The little (lone) Silkie chick has just had one extra puffy tail sprout out today, along with a tiny head crest and tiny feet feathers on those little black legs. Looks especially good with evening back-lighting. It’s funny what a transformative difference a day makes – chicks grow so fast. Feathers just pop out here and there, and they go through some pretty funny stages.
This poor little chick is now only one third the size of its nestmates, which are bigger than some of the other chicks get before their Moms move on. Mom is very patient.You know you’re too big to get sat on when…
This is the body attached to this head. Hey, my neck is warm. It’s stretched right out, and still trying to get some baby chick cuddles, meanwhile it’s almost as bulky as Mom. Like a dog who thinks it’s still a puppy. I can totally fit on your lap, I’ve done it 100x…hmmm. Not working like it used to.
This is the box princess and clan. She now goes in the coop (well, I’ve moved the box inside the coop, and they still use it- and that’s its own story), but they still settle down together pre-bedtime outside the coop.
I thought now that the little keets had been introduced into society, they would belong and stick around, and that they would start sleeping with the others (in the greenhouse). No. Mom makes herself really scarce, staying on the weedy sidelines during the day and disappearing at night, so I get to worry. Galahad comes whisking into the greenhouse late and in a hurry now. I know he knows where they’re spending the night, but I can’t find them.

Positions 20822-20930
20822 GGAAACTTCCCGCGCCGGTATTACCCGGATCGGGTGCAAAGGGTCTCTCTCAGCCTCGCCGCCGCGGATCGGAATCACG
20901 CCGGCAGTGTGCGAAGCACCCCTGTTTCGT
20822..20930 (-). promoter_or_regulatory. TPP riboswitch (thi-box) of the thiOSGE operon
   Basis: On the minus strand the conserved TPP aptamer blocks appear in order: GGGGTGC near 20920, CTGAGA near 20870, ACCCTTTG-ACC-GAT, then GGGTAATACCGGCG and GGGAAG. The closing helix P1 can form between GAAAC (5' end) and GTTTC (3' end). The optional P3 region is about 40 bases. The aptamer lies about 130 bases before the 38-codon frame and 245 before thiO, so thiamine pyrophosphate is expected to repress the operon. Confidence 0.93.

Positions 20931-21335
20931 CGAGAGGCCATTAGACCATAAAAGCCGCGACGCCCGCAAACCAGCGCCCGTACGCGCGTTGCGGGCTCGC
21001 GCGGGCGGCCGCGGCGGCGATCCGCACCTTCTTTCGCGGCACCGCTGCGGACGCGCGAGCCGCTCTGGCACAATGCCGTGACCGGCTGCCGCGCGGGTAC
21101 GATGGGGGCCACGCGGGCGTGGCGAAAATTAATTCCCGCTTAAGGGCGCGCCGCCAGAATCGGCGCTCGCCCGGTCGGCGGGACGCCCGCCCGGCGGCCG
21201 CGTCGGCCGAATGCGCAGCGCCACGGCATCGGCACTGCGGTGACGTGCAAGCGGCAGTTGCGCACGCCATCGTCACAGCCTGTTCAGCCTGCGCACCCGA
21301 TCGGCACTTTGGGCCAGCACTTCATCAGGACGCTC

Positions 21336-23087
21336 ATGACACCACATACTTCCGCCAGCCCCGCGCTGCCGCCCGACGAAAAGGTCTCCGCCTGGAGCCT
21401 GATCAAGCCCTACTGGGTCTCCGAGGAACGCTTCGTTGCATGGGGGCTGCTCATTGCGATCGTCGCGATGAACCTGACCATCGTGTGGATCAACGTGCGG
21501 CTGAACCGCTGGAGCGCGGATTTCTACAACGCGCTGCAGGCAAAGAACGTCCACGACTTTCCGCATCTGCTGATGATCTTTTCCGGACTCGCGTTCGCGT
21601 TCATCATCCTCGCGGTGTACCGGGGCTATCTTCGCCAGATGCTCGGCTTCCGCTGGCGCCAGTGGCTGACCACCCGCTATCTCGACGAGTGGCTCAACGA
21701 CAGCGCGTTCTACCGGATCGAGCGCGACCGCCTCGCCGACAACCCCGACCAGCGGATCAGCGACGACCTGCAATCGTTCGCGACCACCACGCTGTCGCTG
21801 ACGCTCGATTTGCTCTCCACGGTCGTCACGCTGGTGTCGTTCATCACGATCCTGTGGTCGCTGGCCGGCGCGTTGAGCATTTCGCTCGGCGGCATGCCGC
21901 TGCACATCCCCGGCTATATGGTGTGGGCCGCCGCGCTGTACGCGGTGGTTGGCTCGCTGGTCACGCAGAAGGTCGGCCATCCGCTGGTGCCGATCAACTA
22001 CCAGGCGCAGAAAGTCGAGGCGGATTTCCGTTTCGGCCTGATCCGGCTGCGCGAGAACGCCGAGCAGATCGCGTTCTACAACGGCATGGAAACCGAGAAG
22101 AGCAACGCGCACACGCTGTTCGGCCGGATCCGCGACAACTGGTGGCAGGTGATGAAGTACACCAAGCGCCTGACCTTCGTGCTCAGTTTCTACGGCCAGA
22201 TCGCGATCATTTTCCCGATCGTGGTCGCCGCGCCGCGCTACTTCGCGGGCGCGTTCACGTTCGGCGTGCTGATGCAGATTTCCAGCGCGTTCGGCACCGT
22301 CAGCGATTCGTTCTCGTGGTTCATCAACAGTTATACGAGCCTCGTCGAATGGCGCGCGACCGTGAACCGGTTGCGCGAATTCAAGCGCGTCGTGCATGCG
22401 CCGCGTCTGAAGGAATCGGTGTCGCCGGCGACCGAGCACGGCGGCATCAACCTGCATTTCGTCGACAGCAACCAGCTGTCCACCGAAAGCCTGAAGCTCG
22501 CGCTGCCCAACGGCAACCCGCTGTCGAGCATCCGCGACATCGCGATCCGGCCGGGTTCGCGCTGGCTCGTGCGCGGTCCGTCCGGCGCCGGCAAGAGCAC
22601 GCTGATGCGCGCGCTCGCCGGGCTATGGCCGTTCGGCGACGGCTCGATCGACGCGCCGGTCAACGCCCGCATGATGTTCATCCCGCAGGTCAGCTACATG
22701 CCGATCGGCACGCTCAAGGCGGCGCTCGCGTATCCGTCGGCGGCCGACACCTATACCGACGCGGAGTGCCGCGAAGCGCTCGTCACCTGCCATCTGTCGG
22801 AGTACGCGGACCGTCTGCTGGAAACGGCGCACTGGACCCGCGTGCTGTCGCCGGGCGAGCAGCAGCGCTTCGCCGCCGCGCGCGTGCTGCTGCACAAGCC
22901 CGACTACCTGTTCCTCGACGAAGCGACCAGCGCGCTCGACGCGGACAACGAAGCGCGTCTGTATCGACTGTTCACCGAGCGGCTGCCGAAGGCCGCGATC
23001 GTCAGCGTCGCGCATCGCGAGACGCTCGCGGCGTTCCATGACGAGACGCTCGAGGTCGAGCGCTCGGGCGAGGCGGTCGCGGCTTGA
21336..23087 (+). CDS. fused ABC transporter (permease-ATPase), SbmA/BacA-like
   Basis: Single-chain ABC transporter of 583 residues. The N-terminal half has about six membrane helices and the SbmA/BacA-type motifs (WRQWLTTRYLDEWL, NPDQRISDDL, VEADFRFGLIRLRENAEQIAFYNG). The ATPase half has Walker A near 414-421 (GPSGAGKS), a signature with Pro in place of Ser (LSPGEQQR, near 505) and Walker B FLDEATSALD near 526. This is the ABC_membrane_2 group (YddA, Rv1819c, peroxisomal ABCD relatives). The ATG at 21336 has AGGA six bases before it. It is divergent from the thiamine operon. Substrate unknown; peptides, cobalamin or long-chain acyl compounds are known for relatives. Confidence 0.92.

There are three sets of chick/s running around at the moment, that I see have yet to be introduced, my bad…
The other White Chocolate hen, sister to the loaner, has three chicks; the shirt chick was adopted; and this little Silkie hen has three- two Cheeklings and a Silkie chick (got rescued into the greenhouse on rain day).
This particular hen’s quirk (they all have at least one), is that she does not, ever, want to go to bed in the coop. Instead, she hunkers down in the grass, in the exact same place, every night.
Normally I train them to go in a box, say, in their chickery days, and then I transfer the box after dark to a lock box.
Not this one. I have to bring the box to her. She hunkers down; I set the box near her.Well my word, a box! Look at that, kids! How ideal for our purposes!They move right in. Then I pick up the box and shuttle it into the coop.
The evening box ritual. Every night. Well I never! A box, how nice.Today, because it was raining and the new chips were probably exciting, she settled down under the pine tree – daring!